• However, in 2019 the U.S. Court of Appeals for the D.C. Circuit in the Keetoowah case found that FCC violated federal law (the APA) by failing to justify its assertion that “small cell” wireless facilities “pose little to no environmental risk”. (12) The court held that the FCC acted in an arbitrary and capricious manner and that FCC’s “public interest analysis did not meet the standard of reasoned decisionmaking.” Although almost three years have passed since that decision, we are not aware of FCC having provided any analysis of the environmental effects of small cell networks or of their cumulative effects.
    • Wireless carriers have asserted that “environmental effects” includes “health effects”, however this has not been tested in court. Courts have issued decisions based on “potential” health effects or “concerns” about health effects, but not on imminent or actual effects. (13) There is an open legal question about this assertion. (14)

Wireless facilities’ regulatory compliance in the County

  • The County has been approving wireless transmission facilities on rooftops of multifamily residential buildings since at least 1996, as far back as its public database is available. Many of these multifamily homes provide relatively affordable housing in our high-priced County.
  • Residents have brought to the attention of the County’s Transmission Facilities Coordination Group (also known as the Tower Committee) errors in many applications for wireless facilities. For example, in 2020, residents pointed out to the Committee an apparent pattern of errors relating to the underreporting of expected levels of exposure to wireless radiation. This pattern affected at least 25 sites, including nine residential buildings and two County high schools. (15) All had been favorably recommended by the Committee before the errors were discovered, requiring the Committee to seek corrections and re-consideration.

  • Applicants’ own estimates often predict that their antennae on top of residential buildings will generate levels of exposure to wireless radiation in certain areas atop the building and/or over the sides that will exceed federal exposure limits for the general public, sometimes by dozens of times. (16) In one example, the maximum anticipated level of exposure in one area on the rooftop was predicted to be as high as 114 times FCC limits. (17)

  • The Tower Committee does not include any resident representatives, nor are residents permitted to speak at its meetings.

  • The County currently has no policy or procedure to ensure that, after installation, wireless facilities – whether in rights-of-way, on school property, on private property, or on buildings – comply with County requirements and do not exceed FCC exposure limits, even when applications anticipate exceeding those limits.

Comparison between FCC guidelines and recent zoning changes adopted by the Council For Residential and Agricultural Zones summarizing key areas in which 19-07 is more permissive, with towers much closer to homes, than FCC guidelines.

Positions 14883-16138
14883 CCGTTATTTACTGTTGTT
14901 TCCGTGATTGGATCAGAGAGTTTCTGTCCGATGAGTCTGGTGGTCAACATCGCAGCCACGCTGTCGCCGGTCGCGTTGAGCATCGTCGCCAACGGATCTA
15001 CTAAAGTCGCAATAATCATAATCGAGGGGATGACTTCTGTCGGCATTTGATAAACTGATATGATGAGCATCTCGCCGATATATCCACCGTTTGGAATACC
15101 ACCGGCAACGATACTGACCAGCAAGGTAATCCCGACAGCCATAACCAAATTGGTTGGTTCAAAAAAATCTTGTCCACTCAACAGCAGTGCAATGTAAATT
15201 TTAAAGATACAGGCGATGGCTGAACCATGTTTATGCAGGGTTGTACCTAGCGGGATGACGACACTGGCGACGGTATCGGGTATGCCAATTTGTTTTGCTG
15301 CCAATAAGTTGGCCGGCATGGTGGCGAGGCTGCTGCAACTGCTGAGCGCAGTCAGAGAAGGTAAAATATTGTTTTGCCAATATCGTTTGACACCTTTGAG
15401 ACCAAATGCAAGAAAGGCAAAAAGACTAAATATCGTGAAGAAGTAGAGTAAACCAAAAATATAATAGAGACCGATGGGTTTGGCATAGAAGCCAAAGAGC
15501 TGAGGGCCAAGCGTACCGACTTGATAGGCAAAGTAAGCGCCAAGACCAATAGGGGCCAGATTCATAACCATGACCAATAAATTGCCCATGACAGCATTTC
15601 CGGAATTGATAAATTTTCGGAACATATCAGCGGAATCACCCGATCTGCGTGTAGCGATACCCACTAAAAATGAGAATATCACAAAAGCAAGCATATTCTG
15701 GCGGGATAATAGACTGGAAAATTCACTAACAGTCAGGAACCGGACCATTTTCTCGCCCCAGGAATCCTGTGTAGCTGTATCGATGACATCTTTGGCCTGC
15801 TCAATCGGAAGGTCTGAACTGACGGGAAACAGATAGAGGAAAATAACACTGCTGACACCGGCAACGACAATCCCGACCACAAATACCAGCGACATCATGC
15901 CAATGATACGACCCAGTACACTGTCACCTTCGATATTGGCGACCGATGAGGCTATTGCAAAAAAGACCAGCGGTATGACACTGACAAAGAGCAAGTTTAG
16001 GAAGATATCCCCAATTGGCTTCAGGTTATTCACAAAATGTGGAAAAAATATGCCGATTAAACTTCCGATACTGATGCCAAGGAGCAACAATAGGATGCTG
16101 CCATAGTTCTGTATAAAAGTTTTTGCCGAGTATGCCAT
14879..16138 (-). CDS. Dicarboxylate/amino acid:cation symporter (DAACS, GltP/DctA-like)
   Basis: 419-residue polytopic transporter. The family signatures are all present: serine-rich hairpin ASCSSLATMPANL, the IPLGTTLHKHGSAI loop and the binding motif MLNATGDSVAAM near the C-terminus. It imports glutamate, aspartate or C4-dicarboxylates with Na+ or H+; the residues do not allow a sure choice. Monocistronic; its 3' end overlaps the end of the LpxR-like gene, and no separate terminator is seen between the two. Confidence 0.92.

Topic Description FCC guideline ZTA 19-07

< 30 feet from homes (18)

ZTA 19-07

≥ 30 feet from homes(19)

Setbacks Minimum distance from a dwelling (previously 300 feet)
  • No requirement or specific guidance
  • Allowed

  • Allowed

Shot clock

Number of days to process an application to install a small cell tower

  • 90 days, or longer if needed (20)

  • 90 days

  • 90 days

Notice

Whether notice of an application is sent to nearby residents

  • Allowed

  • Sent to property owners within 300 feet

  • Eliminated

Hearing process

Administrative hearing to consider applications and hearing examiner autonomy

  • Permitted at any distance

  • Eliminated hearing examiner ability to reject an application

  • Eliminated

Appeals

Ability for residents to appeal a hearing decision

  • Allowed

  • Eliminated

  • Eliminated

Measurement

Ensuring compliance with FCC radiofrequency exposure limits

  • Allowed

  • None

  • None

Fees

Amount County may charge the applicant for use of the County right-of-way (21)

  • Can recover all costs

  • $2600

  • $690

Aesthetics

Ability of Counties to specify the visual look of cell towers

  • Allowed

  • Hearing examiner minimal latitude

  • Same color as pole

Antenna size  Maximum size of a “small cell” antenna, less than 50 feet from the ground
  • 3 cubic feet
  • 6 cubic feet
  • 6 cubic feet
Liability Antenna owner responsible for liability arising from its deployment
  • Allowed
  • No requirement
  • No requirement

Note: Table above summarizes the changes enacted by ZTA 19-07, which amended the zoning code section 59-3.5.2; this summary does not capture all aspects of a complex zoning code, nor does it reflect the applicability of section 59-3.5.14, which is the subject of a proposed ZTA 22-01 (see endnote 3).

References

1 https://www.montgomerycountymd.gov/COUNCIL/Resources/Files/zta/2018/20180515_18-44.pdf

2 https://www.montgomerycountymd.gov/COUNCIL/Resources/Files/zta/2019/20210727_19-17.pdf